the radar cross-section is quite difficult to estimate and is normally determined
by measurement.

The target radar cross sectional area depends of:

J‘ the airplane¶s physical geometry and exterior


features,
J‘ the direction of the illuminating radar,
J‘ the radar transmitters frequency,
J‘ used material types of the reflecting surface
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R is the target range of the term in the equation. This value can be calculated by
measuring the time it takes the signal to return. The range is important since the
power obtaining a reflecting object is inversely related to the square of its range
from the radar.
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Free-space path loss is the loss in signal strength of an electromagnetic wave


that would result from a line-of-sight path through free space, with no obstacles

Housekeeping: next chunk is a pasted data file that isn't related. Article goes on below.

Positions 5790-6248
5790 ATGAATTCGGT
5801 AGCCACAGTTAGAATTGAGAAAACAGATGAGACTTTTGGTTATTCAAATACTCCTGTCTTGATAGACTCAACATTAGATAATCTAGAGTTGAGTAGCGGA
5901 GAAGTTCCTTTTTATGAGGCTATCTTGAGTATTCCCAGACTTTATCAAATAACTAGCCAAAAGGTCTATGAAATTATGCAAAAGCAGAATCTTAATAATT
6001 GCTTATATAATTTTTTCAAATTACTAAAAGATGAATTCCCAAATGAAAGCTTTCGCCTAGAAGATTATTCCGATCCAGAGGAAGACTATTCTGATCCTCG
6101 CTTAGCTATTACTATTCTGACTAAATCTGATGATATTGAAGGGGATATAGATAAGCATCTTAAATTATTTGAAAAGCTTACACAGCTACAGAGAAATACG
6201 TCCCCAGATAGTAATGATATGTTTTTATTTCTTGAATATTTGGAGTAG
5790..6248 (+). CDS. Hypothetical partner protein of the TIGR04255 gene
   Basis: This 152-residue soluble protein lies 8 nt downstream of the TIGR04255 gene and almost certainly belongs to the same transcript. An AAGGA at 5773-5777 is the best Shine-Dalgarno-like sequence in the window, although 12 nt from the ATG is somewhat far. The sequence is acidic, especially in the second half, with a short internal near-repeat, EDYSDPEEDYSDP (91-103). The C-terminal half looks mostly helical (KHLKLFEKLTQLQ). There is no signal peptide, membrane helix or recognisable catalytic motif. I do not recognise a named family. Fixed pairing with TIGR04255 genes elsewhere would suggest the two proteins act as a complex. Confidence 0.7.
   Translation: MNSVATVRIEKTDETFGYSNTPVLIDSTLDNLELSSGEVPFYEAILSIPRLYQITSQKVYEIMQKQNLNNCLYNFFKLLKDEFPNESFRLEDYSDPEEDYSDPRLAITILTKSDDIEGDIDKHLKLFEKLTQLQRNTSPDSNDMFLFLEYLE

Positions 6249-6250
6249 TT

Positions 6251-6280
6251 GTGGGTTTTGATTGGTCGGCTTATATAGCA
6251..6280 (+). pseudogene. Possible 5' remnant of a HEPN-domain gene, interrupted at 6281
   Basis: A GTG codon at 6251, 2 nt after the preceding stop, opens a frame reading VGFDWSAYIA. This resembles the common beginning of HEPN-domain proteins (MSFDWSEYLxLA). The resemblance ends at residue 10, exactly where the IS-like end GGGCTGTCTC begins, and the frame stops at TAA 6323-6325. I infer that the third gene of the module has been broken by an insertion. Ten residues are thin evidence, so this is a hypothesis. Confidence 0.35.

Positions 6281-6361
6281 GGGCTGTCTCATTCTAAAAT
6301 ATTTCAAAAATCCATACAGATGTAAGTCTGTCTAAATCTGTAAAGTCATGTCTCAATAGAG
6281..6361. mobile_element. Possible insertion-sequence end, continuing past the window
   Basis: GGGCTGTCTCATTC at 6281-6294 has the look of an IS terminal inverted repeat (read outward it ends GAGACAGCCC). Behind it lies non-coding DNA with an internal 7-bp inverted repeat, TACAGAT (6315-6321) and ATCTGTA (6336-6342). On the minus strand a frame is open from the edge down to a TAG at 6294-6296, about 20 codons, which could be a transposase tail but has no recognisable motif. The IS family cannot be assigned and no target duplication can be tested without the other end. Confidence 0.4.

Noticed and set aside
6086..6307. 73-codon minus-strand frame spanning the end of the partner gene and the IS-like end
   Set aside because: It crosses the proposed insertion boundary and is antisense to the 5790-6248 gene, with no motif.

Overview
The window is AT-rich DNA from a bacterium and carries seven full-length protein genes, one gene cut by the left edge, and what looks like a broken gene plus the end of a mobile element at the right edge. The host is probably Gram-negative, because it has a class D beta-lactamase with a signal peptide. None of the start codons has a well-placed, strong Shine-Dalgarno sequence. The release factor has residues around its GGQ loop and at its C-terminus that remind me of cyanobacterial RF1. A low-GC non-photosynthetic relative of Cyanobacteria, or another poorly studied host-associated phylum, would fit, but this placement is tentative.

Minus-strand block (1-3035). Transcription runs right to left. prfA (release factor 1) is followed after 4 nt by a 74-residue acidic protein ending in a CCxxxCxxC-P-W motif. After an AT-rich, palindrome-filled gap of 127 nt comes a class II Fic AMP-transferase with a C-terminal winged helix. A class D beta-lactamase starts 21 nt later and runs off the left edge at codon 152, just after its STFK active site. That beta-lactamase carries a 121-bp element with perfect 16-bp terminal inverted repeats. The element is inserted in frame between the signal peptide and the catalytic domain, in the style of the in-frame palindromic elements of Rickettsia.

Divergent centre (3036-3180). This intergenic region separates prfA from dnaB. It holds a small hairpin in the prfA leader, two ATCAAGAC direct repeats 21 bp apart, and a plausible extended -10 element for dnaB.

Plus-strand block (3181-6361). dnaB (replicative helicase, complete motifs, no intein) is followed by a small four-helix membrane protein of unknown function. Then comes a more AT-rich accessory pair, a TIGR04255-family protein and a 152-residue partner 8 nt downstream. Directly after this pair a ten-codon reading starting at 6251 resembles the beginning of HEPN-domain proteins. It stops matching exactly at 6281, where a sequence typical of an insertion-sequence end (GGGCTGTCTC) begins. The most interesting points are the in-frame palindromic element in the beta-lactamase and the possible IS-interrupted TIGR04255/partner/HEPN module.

nearby to cause reflection or diffraction. The power loss is proportional to the
square of the distance between the radars transmitter and the reflecting obstacle.
The expression for free-space path loss actually encapsulates two effects.
Firstly, the spreading out of electromagnetic energy in free space is determined
by the inverse square law.

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The intensity (or luminance or irradiance) of linear waves radiating from source
(energy per unit of area perpendicular to the source) is inversely proportional to
the square of the distance from the source as shown in Figure 18. An area of
surface A1 (as of the same size as an area of surface A2) twice as far away,
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receives only a quarter of the energy SA1. The same is true for both directions: